Imperial Beach residents upset over tree removal

Posted at 9:59 PM, May 23, 2016
and last updated 2016-05-24 12:52:08-04

IMPERIAL BEACH, Calif. -- Imperial Beach residents are starting to notice a void in their city.  

A developer had a crew chop down a 66-year-old iconic pine tree on 7th and Palm Avenue. 

Some residents say the crew cut it down in the middle of the night early Friday morning. They noticed it was gone the next day.

"I have to admit, I cried most of the day when I found out,” said resident Ann Price.

"This is a piece of IB that's gone forever."

David Smith was 6 years old when the tree played an important backdrop for the city's inauguration in the mid-1950s.

"I knew it was an important day even at 6. And I've come by and seen this tree grow my entire lifetime,” said Smith. “I actually cried about it myself."

For some 50 years after that day, the city residents lit the tree every year during Christmas. A Girl Scouts troupe planted the tree on what used to be the property of Coronado Federal. Now, the land belongs to Sudberry Properties. It's turning the plot into a new gathering place called the Breakwater Town Center.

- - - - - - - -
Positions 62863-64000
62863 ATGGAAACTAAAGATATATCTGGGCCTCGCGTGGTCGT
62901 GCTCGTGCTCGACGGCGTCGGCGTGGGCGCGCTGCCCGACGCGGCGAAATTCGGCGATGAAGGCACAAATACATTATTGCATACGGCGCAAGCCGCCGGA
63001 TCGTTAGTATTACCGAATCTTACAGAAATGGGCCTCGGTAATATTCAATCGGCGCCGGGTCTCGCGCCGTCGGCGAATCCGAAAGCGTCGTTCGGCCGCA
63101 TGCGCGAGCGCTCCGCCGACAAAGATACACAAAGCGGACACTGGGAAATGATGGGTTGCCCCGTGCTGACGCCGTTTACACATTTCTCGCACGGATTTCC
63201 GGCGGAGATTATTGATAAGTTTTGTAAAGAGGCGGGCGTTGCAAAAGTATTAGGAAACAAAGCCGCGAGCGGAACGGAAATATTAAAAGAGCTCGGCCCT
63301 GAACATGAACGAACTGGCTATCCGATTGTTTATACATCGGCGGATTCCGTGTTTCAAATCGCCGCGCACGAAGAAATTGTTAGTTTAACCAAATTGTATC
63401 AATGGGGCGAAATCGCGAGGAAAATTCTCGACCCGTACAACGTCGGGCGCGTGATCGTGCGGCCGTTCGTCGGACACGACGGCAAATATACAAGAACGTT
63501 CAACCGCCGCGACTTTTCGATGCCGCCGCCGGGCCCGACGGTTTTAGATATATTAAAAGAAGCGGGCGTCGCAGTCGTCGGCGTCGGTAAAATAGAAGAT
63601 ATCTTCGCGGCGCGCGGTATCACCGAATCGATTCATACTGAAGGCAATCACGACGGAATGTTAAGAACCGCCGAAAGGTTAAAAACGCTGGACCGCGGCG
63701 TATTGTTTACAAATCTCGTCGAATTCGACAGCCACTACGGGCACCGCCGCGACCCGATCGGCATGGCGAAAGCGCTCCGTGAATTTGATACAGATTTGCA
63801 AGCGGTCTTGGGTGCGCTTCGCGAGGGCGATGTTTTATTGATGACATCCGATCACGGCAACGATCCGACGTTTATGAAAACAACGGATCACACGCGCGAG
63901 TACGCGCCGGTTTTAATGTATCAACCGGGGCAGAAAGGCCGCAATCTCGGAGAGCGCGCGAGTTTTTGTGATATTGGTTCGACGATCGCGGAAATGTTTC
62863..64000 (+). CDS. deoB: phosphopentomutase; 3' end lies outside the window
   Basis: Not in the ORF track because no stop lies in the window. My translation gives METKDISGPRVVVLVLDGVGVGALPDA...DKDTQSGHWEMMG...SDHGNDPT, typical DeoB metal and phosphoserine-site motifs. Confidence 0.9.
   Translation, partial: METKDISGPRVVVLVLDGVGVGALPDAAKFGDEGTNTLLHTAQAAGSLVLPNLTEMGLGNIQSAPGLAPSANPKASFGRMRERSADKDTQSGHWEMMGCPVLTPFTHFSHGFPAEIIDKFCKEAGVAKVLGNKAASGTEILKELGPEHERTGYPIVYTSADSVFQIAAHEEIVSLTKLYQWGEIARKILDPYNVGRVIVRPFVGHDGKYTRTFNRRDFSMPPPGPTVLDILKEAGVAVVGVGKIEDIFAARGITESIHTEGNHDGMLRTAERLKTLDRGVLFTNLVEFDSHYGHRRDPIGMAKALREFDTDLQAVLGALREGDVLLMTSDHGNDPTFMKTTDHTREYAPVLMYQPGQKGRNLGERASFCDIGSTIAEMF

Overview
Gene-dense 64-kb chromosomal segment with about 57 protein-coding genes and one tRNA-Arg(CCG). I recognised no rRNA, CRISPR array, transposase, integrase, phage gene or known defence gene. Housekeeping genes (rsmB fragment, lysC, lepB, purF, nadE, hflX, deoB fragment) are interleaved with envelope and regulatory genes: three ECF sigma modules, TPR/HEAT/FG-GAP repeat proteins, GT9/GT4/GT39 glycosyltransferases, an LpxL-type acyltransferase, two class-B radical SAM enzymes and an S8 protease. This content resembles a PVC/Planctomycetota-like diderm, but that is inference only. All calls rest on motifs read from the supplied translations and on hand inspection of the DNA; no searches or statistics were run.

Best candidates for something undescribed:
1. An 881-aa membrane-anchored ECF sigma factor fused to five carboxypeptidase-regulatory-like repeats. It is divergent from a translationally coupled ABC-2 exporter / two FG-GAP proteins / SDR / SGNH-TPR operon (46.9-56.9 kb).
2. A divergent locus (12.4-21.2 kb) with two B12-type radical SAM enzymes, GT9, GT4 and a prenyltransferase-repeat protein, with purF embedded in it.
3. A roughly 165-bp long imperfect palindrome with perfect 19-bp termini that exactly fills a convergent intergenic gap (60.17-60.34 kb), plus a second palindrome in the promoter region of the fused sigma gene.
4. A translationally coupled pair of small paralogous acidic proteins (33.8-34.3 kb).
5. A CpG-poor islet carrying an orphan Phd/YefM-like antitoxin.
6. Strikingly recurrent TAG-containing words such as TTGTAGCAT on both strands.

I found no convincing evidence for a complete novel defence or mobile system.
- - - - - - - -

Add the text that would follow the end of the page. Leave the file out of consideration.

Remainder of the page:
Late last year, resident Paul Spear reached out to the developer to encourage them to bring back the Christmas Tree Lighting tradition.

"They thanked me for the idea and that's about as far as it went,” said Spear. 

Now, Spear is meeting with other residents to form an Imperial Beach historical society.

“If there was a historical society, we could’ve reached out and it could’ve been done better,” added Spear. 

IB's City Manager Andy Hall says right now, the city doesn't require permits to cut down trees on private land.  These residents acknowledge the developer had the right to cut it down. 

"The way in which they did is what upset people,” said Smith.

They're hoping the developer would be open to the idea of giving them the stump so they can replant it.

"We could get the suckers going again and we could literally have a new tree from this new tree,” said resident Linda Heath.

The City Manager admits the city could've done a better job getting input from residents. He added the developer is required to put in dozens of trees as part of the new town center. 

As for saving the stump, the city would be interested if it can be done. 10News has not heard back from the developer.